By Gerran Coppin
Books and More
This year, I only chose one resolution: To keep studying Japanese. I’ve always wanted to learn a new language, but it takes time. So, I decided to devote my next year to learning Japanese. I have spent quite a bit of time researching and preparing for this year. So, I am going to share with you all some of the websites, books, computer programs and other resources that I have used and will continue to use!
First up, is tofugu.com. The creators of the site not only provide pages dedicated to resource reviews and general “how-tos,” but they also have created a great program called “Textfugu.” You can check out the first season for free, and you can e-mail the creators directly if you have any questions or need help! Speaking of great programs, the library offers (for free) Mango Languages for all of our patrons. This program runs completely in your browser, meaning you can sign-in and continue your lessons no matter what computer you are using. It is designed to help you learn basic phrases and sentence structure very quickly, and would best be used to prepare for a trip. It also has portable audio lessons and an iPhone app to help you learn on the go. This program is best used with a faster Internet connection and a faster computer.
After you’ve learned a bit of Japanese, the next step would be to try and translate some sentences! While we don’t have very many Japanese books in our system, we do offer an amazing program called Inter-Library Loan. In this program, all the libraries in our system can request practically any book in the whole world. A great bilingual picture book I just received through this program is “Sora and the Cloud” by Felicia Hoshino. It provides Japanese and English text side by side. So, you can check your work to make sure you’re not too far off mark. To help with my translation, I use Jisho.org. This is a free Japanese dictionary that allows you to look up the definition(s) of words, find kanji via radicals, and even translate sentences. It also has a mobile app and works great with slower computers or Internet connections.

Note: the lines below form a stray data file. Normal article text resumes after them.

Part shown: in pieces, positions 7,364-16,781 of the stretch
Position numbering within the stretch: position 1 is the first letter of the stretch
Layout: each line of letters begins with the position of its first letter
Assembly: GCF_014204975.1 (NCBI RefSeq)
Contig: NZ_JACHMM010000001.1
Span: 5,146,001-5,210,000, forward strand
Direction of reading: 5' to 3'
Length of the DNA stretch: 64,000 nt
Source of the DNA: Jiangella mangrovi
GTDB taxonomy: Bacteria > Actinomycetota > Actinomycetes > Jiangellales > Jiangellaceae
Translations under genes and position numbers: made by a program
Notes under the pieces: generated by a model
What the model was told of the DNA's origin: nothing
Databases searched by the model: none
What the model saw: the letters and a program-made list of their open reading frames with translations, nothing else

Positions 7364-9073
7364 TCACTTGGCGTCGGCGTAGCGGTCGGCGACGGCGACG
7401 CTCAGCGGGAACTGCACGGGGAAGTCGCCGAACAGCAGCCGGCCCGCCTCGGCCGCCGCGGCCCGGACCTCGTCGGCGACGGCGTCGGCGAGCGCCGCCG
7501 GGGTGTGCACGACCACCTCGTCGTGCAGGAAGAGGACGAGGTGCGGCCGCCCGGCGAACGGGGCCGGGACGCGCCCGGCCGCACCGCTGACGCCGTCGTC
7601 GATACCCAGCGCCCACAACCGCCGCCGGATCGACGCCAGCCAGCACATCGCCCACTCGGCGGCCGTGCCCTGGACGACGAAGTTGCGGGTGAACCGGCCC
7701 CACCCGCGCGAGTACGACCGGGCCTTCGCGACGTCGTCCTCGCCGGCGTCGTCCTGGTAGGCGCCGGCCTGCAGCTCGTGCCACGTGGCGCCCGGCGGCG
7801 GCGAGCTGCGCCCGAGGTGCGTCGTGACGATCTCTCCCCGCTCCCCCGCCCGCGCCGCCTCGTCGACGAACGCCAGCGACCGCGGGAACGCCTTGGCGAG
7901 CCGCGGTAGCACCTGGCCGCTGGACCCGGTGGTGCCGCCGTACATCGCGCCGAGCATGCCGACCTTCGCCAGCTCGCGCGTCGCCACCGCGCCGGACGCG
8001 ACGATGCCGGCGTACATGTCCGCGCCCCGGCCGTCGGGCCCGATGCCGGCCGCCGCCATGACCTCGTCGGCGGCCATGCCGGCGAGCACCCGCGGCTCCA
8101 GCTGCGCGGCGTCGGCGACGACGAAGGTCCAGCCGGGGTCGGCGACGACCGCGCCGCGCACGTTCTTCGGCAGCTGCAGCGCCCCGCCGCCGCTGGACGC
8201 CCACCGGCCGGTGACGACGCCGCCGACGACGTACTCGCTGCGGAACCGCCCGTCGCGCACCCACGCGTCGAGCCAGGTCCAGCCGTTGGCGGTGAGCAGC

Last, but certainly not least, I feel that, in order to really understand a language, you must understand the culture that created that language. I know that many people (including myself) became interested in the Japanese culture and language through anime, manga, and J-Dramas, but focusing on just those aspects of the culture would be like trying to understand American culture through superhero comics, Saturday morning cartoons, and soap operas. While all of those are entertaining, there is way more to culture than just pop-culture! The library also provides (for free again) Universal Classes which has a Japanese Culture 101 class that covers the arts, religion, etiquette, and traditions in Japan. We have a whole section in the Dewey Decimal System devoted to Japan: the 952s. In this section, three books that I love are “Fodor's Exploring Japan,” “Opposing Viewpoints: Japan” (most articles written by Japanese people), and “Gentle Ways in Japan.” We will also be providing a program for teens about Japanese culture at the beginning of February. For more details on this program, or if you want to learn about all the other resources I couldn’t fit in this article, call the Muskogee Public Library.
Gerran Coppin works for the Muskogee Public Library. Reach her at (918) 682-6657 or copping@eok.